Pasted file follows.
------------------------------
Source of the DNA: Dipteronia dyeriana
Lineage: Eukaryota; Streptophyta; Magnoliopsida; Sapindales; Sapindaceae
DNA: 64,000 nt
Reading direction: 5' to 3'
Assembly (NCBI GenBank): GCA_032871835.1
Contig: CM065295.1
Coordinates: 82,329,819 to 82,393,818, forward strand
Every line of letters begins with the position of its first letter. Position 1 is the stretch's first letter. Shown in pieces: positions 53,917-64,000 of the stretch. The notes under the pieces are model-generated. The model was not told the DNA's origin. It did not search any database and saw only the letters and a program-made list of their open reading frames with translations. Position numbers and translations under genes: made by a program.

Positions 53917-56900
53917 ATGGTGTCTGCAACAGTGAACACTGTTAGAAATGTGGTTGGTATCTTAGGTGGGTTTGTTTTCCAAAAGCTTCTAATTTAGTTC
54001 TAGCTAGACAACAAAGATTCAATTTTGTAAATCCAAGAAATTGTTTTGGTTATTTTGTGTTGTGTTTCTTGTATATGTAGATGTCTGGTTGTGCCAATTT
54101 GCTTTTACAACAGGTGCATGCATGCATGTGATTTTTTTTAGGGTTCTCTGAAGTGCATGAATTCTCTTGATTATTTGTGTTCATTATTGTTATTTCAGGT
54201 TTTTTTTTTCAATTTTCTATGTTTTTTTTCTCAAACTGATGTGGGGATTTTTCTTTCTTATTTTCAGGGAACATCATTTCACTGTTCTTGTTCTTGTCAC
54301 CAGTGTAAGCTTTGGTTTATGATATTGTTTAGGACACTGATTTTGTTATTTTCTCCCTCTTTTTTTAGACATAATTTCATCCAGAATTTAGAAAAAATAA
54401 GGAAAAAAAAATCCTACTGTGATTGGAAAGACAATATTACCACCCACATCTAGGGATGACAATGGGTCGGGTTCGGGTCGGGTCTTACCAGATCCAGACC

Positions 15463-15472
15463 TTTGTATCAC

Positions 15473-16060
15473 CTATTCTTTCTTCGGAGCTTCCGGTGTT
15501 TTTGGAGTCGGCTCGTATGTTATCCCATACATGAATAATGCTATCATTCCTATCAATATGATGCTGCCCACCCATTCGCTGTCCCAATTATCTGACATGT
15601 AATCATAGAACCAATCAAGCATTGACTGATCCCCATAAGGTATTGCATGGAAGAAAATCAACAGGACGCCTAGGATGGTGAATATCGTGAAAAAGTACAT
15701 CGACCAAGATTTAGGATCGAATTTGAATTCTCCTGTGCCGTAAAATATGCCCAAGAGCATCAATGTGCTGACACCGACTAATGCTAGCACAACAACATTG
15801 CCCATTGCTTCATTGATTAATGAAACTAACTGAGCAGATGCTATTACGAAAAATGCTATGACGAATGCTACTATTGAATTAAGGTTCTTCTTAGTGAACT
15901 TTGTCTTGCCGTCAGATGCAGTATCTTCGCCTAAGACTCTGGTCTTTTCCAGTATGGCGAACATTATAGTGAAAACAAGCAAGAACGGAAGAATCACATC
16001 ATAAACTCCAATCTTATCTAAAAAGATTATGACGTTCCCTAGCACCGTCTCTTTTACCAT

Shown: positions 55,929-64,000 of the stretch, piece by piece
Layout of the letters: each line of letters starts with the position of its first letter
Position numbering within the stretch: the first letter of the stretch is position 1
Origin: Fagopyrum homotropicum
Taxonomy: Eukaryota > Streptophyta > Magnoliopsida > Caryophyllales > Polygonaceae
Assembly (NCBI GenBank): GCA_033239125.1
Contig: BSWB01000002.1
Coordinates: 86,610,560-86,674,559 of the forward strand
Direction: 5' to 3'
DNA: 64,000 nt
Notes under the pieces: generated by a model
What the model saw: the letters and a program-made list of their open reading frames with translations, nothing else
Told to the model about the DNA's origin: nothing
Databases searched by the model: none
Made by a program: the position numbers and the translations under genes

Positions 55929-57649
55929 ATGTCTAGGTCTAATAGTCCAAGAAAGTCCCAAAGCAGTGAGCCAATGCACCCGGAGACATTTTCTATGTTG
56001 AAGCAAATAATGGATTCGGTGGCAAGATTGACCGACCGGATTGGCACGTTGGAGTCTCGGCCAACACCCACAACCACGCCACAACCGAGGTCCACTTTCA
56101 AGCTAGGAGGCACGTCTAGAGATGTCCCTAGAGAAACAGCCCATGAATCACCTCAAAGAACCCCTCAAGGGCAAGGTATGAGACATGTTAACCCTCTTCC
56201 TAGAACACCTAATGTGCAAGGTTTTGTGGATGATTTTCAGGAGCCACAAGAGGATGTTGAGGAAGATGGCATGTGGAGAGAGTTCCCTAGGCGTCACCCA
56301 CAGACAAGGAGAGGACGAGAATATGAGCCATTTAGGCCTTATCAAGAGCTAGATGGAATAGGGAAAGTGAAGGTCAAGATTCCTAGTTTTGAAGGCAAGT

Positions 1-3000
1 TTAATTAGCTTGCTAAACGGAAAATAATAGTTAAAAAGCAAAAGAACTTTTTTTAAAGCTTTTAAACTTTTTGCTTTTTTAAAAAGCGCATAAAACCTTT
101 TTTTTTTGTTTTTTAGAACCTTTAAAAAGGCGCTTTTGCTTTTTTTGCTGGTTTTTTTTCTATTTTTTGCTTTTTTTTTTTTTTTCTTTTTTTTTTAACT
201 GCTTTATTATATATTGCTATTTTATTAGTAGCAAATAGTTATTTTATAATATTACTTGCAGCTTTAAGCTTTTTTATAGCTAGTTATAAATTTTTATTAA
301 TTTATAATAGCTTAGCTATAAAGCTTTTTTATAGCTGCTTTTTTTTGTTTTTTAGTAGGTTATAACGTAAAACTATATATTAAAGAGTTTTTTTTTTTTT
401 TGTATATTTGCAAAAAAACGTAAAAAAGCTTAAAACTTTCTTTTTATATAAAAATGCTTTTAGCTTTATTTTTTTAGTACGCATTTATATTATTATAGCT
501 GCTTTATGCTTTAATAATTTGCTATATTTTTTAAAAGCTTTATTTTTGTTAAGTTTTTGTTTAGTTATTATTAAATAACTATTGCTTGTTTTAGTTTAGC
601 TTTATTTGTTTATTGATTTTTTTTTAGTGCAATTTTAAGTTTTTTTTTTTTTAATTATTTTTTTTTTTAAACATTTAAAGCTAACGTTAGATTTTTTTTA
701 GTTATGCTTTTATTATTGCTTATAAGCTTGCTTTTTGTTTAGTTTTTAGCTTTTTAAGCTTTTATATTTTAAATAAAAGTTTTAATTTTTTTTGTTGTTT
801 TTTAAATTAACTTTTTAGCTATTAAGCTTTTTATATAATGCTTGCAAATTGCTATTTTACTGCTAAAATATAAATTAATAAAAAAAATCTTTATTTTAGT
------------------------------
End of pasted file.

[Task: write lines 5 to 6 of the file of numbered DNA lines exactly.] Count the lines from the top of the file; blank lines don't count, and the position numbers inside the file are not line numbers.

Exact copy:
Assembly (NCBI GenBank): GCA_032871835.1
Contig: CM065295.1